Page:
Directed by: Lynn Perera & Julie Wardley
Musical Director: Maria King
17 January 2019
Thank you so much for the very warm welcome given to all the audience by the Front of House team led by Sue Maplestone.
Rapunzel was a new pantomime for me but the story very familiar. It was immediately evident on entering the Hall that Rapunzel was the subject of the piece with a very impressive tower.
The audience were treated to a lively introduction from Curly and Bob, ably played by Lauren Broom and Neil Jackson. This duo shone throughout the pantomime showing great comic timing as they joked and capered from scene to scene.
James Finbow, playing Frankie, was another delightful and well acted character. Son of Dame Trixie, he was always charming and created great rapport with the audience.
His very elegant mother, Dame Trixie, played by Ray Seager, showed a strong character and filled the stage with her presence. I missed the usual changes of costume which has become a traditional element of the Dame's role.
Bex Nicholls as Prince Frederick was a very powerful character and superbly played. Her amazing singing voice and large stage presence lit up the hall. I detected a touch of 'Ab Fab' in her dialogue which just enhanced the role.
The contrast with the much gentler Rapunzel, played by Charlea Burwood worked really well. Charlea won the sympathy of the whole audience with her lovely portrayal as she endured the thoroughly nasty attention of Fiona Robinson Rogers Wicked Witch. She managed that amazing hair so well.
Fairy Flora, played by Lola Miller was a real highlight for me. Her clear diction and confident stage presence shone. This was a very good and mature characterisation from one so young.
Glyn Hill very ably portrayed King Geoffrey and was well supported by his rather pathetic Queen Gertrude,Sandie Finbow. Both created a very believable pair.
Lacie, Macie and Gracie played by Sophie Edwards, Emma Cole and Molly Griffin sang, danced and acted with verve and were backed well by their mini versions Freya Carney, Lily Benmore and Holly Barker.
Rob Dack completed the principal line up as the Captain of the Guard suffering the most unwelcome attentions of Dame Trixie. But as in all pantomimes, she got her man.
Every member of the large cast projected vitality and joy in their performances. It was wonderful to see so many young people on stage. They danced, sang and acted with complete commitment with excellent backing from a very talented band. Congratulations to the directors Lynn Perera and Julie Wardley, Musical Director Maria King and all the choreographers.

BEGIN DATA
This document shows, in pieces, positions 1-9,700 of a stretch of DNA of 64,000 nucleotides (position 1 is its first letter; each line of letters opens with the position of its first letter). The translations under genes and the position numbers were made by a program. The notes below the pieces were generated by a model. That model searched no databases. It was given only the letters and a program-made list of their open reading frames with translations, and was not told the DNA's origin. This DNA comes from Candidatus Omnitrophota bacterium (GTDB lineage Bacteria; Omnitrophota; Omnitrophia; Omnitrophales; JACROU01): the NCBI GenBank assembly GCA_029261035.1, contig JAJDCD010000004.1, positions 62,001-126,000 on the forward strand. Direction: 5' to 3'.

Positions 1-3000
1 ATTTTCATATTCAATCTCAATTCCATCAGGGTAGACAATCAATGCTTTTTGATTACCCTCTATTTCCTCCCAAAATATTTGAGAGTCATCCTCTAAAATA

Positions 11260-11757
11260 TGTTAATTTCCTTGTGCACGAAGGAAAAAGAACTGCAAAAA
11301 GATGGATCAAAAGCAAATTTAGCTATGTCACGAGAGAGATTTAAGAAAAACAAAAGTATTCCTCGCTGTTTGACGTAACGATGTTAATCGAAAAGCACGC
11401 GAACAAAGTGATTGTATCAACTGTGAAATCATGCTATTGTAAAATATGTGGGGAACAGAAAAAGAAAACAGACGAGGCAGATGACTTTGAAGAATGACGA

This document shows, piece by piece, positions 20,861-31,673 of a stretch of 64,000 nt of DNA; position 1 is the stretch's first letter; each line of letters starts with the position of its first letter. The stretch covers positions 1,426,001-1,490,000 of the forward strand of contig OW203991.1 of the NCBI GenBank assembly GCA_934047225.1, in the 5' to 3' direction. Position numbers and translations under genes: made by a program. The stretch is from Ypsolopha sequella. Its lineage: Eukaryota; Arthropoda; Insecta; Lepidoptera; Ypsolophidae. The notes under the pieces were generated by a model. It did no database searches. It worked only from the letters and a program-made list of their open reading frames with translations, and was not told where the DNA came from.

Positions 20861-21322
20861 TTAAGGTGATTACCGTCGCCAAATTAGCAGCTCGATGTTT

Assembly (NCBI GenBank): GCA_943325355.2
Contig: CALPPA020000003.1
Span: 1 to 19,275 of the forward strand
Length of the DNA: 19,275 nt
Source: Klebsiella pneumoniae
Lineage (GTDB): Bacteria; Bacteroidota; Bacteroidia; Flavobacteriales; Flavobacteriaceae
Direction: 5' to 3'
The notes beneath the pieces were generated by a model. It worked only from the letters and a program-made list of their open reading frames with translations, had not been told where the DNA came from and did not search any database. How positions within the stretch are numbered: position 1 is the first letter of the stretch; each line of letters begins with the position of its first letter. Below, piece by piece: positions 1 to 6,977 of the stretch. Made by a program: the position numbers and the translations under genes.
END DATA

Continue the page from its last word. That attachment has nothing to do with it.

The whole production team played their part in creating a very successful entertainment. The costumes were bright and lively. The tech team led by Greg Garrad supported the action throughout. The many set changes were well managed and the device of displaying the tower room with links to the very impressive tower was particularly successful.
This was a very long pantomime but understandably so because of the size of the cast. It was certainly enjoyed by the audience.
Directed by: Glyn Hill
Musical Director: Maria King
Directed by: Rob Maplestone
One of the most colourful sets I have seen in a Pantomime with gorgeous chinese lanterns decorated carts loaded with fruits etc and an overall feel of brightness and right on stage which was
so inviting on entering the hall.
Not quite the usual formula in the cast of "Aladdin" but some great characters all well played.
Playing Aladdin a stalwart of the group James Finbow did really well and sung and acted with confidence, I did feel although a very lowly working class lad his costume was rather drab, but it sort of worked, and a great change when he appeared in a very colourful outfit later on gave the lead character more sparkle.